Firstly I must clarify myself – I meant to type:
‘there is quite a strong case for the ‘Chi’ in Tai Chi sometimes being gravity - not only the Chi of TCM’
I do apologise for that possibly misleading error.
Glenn Blythe (Wee Kee Jin’s student)was the one who stated to me that he felt the word ‘chi’ had sometimes been mistranslated. He states that the word essentially means energy and as in English ‘Energy’ is a generic term.
Glenn has a great web site and a very nice article on the Chi of the earth – gravity.
This is his web site: http://www.taichischoolofgentleexercise.com/
This is his article: http://188.8.131.52:5631/html/tai_chi_defined.htm
(Particularly the last paragraph)
So my experience would suggest that there is both the use of gravity and the use of intrinsic energy.
The intrinsic energy is the ‘opening’ and ‘closing’ that originates from the ‘centre’, which is where the ‘tantien’ and the central axis meet. The opening expands from the centre, and the closing contracts from there – both from the inside outwards.
This I would consider to be some of the many phrases you quoted: “The qi sinks to the dantian”, “the qi adheres to the back, then collects into the spine.” And the “qi” element of the Li I Yu 5 character Secret etc.
I already talked about the use of gravity in my previous post:
<I>Relaxation creates sinking, sinking creates movement. Relaxation is a
softening of the body.
When the body relaxes the weight / gravity can be led / directed by the mind
down through the body. The movement of the energy (gravity) down into the
ground is sinking.
It is very important to suspend the crown whilst doing this or you will merely be creating compression - ie the force will not be passing through you but compacting you like a spring.
This downwards internal movement creates a stretch in the body - this stretch is Jing.</I>
(The opening and closing needs to be synchronized with the relaxation, sinking, grounding, and issuing of the relaxed force.)
Anyway fter reading Glenn’s stuff I looked into Gravity a bit more and feel it can describe quite a few more thing - let me attempt to explain what I got. Please bear with me though I am no scientist!
<I>The weight of an object is the force exerted upon it due to gravity.
Weight (on Earth) is a force we feel from the ground, which is stopping us being pulled to the centre of the earth.</I>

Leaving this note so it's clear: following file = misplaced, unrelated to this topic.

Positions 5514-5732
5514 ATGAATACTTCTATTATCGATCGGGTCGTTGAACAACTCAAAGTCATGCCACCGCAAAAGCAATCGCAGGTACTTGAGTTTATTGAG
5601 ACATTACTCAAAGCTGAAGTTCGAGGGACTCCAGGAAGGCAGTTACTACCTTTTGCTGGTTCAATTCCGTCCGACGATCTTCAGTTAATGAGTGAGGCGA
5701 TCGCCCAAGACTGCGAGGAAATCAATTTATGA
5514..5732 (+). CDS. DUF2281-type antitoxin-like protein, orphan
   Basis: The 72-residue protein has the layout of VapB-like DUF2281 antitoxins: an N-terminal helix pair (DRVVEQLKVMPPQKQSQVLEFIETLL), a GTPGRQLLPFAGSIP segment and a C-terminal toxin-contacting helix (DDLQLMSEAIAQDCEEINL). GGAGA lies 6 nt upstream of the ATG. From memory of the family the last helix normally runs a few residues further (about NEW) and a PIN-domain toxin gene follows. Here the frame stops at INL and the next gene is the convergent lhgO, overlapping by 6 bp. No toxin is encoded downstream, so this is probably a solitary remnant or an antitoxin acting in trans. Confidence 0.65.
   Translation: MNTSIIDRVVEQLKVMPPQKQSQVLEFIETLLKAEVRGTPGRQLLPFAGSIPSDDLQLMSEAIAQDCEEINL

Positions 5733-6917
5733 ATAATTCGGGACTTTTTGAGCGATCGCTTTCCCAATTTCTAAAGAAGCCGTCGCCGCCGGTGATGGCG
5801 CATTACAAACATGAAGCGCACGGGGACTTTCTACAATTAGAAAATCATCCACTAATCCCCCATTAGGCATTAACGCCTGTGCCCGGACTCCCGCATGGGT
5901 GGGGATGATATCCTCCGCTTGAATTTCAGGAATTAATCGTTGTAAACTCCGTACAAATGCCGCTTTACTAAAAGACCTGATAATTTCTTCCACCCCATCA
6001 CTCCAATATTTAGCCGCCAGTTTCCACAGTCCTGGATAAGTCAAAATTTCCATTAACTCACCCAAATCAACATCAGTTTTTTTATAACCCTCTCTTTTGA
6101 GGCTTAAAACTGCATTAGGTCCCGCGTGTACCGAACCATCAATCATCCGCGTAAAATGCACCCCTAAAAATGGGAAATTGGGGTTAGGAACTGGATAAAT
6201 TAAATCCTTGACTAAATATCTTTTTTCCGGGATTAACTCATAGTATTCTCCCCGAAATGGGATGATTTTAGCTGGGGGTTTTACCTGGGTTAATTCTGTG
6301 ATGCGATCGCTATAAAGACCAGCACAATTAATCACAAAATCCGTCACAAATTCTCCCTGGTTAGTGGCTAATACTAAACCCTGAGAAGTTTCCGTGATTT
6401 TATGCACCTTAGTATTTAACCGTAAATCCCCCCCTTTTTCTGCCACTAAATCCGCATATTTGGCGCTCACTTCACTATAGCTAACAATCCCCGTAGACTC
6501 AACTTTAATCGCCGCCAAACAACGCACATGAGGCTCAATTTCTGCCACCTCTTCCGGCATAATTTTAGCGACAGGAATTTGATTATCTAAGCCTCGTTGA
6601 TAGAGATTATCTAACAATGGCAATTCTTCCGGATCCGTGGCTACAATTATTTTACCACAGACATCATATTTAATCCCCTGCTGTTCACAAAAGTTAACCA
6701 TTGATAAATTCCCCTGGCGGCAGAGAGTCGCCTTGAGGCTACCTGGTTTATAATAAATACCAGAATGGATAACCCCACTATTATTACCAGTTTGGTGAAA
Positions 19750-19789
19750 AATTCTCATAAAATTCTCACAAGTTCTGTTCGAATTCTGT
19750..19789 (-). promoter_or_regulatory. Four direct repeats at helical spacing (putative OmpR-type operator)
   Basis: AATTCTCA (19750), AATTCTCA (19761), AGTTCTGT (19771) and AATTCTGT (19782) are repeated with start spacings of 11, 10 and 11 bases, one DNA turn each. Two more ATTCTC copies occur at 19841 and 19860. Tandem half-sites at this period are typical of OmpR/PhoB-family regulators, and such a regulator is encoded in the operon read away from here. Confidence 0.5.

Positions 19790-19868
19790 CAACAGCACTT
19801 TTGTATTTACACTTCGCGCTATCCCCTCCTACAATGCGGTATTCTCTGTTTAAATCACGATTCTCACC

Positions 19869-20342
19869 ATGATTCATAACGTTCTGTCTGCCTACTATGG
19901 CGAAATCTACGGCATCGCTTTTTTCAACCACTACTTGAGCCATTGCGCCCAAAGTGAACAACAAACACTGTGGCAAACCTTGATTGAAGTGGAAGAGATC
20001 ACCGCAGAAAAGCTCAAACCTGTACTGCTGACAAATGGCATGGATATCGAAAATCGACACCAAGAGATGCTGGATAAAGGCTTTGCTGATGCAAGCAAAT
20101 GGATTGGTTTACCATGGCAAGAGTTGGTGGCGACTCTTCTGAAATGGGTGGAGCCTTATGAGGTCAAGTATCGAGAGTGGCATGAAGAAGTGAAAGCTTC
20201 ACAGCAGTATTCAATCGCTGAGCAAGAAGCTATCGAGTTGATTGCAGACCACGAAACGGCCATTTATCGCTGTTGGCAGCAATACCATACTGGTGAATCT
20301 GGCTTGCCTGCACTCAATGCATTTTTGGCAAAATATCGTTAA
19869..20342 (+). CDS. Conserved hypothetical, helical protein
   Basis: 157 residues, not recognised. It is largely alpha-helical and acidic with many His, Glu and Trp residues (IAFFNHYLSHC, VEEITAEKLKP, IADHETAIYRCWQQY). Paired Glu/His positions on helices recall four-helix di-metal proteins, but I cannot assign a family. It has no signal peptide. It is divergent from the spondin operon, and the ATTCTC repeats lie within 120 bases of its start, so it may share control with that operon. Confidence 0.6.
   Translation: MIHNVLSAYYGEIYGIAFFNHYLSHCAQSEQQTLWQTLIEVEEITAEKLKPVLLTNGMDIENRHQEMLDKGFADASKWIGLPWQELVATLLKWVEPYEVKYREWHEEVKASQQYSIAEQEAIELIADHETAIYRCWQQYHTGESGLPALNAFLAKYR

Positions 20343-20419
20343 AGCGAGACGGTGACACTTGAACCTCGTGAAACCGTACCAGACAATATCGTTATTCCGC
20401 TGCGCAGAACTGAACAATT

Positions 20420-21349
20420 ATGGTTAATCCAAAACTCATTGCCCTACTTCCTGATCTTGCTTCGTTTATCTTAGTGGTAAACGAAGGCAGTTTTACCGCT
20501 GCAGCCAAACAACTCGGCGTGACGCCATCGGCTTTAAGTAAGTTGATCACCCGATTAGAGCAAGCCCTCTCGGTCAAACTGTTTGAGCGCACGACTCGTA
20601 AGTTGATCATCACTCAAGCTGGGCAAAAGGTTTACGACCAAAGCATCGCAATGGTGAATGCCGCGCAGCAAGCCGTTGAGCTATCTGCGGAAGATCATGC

As we know sinking (brought about through use of the mind and breath) lowers our weight – or centre of gravity.
We create relaxation that creates movement inside (and outside) the body. We relax and allow gravity to act upon us.
<I>When resting upon the ground the force on each bit of us is not uniform.
Because when a solid object is not accelerating there is an upward force that arises. Each horizontal cross section of the object experiences not only the force due to gravity on it, but also the weight of whatever portion of the object is above it.
Part of feeling weight, then, is actually experiencing a pressure gradient within one’s own body.</I>
So, we can use the Yi to relax the body (changing the pressure gradient) and allow/lead the weight/gravity through the body – creating movement. The movement of the energy (gravity) down into the ground is sinking. This would be our Yi leading the Chi and the body following.
Perhaps when the body stopped sinking, ie the internal movement ceased, the upward force would result? Perhaps this is the ‘return force’ following sinking – gravity effectively causing rising and falling.
I.e. as the sinking body was not solid it merely underwent compression* until a pressure gradient would be experienced. (* More on this to follow)
We can go further with this model though – as it has not so far considered the effect of gravity on a suspended object (such as suspending the head top)
<I>There is another aspect of weight that a pressure gradient does not account for, an example of which is the way that our arms are pulled downward with respect to our body.
This effect comes from the fact that something hanging is not supported directly via a pressure from the ground. In fact the effect is almost the exact opposite of a pressure gradient - it is a tension gradient.</I>
The suspended head-top places the body into the same circumstance. The relaxation of the body allows the force of gravity to act through it and the body experiences a tension gradient. Essentially the body is stretched downwards towards the ground.
When the stretch is complete, or exhausted, the suspended body effectively makes contact with the ground the body immediately experiences a pressure gradient. An upward force occurs via a pressure from the ground. The Stretch (Jing) can also be released.
In summary – all of this would appear to be an explanation of the drawing of the bow and its release, the sinking to one side and of force rising from the feet.
I don’t feel I have done it justice – but as I said I am no scientist.
The description also appears to be able to describe what occurs during push hands:
When pushing hands and giving emptiness to absorb the partners energy and break his root they experience a sense of weightlessnessIf we are in true free fall we feel no weight because there is no force to stop us accelerating under gravity. It has to do with whether there are force gradients across your body.
By giving emptiness to a push (relaxation), whilst suspending our crown, we effectively join to the other person’s mass. So their force passes through our sinking structure bringing their ‘weight’ with it.
Like one of those old slinky toys, they are raised up and drawn in. This movement creates the stretch (storage of Jing) and breaks their root.
I think this is one of those topics where I could go on and on – and of course no one may be interested
But hopefully I have said enough to add some veracity to the theory.
Please ask any questions that you want to or need you to help understand what I am saying.